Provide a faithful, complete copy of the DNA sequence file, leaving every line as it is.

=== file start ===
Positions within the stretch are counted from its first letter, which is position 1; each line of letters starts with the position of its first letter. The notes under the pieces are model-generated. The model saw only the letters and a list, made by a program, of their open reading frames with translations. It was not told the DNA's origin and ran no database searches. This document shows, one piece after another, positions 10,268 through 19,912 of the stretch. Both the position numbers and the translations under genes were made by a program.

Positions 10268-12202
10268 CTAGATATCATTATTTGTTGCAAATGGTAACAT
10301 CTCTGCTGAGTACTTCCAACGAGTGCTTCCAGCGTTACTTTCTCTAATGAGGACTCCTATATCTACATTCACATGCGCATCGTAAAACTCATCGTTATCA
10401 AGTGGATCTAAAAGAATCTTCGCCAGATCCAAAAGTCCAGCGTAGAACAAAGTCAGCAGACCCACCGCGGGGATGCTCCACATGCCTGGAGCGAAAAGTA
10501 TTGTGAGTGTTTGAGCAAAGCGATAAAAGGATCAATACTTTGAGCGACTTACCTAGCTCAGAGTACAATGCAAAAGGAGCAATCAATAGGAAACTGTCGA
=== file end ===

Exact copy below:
Positions within the stretch are counted from its first letter, which is position 1; each line of letters starts with the position of its first letter. The notes under the pieces are model-generated. The model saw only the letters and a list, made by a program, of their open reading frames with translations. It was not told the DNA's origin and ran no database searches. This document shows, one piece after another, positions 10,268 through 19,912 of the stretch. Both the position numbers and the translations under genes were made by a program.

Positions 10268-12202
10268 CTAGATATCATTATTTGTTGCAAATGGTAACAT
10301 CTCTGCTGAGTACTTCCAACGAGTGCTTCCAGCGTTACTTTCTCTAATGAGGACTCCTATATCTACATTCACATGCGCATCGTAAAACTCATCGTTATCA
10401 AGTGGATCTAAAAGAATCTTCGCCAGATCCAAAAGTCCAGCGTAGAACAAAGTCAGCAGACCCACCGCGGGGATGCTCCACATGCCTGGAGCGAAAAGTA
10501 TTGTGAGTGTTTGAGCAAAGCGATAAAAGGATCAATACTTTGAGCGACTTACCTAGCTCAGAGTACAATGCAAAAGGAGCAATCAATAGGAAACTGTCGA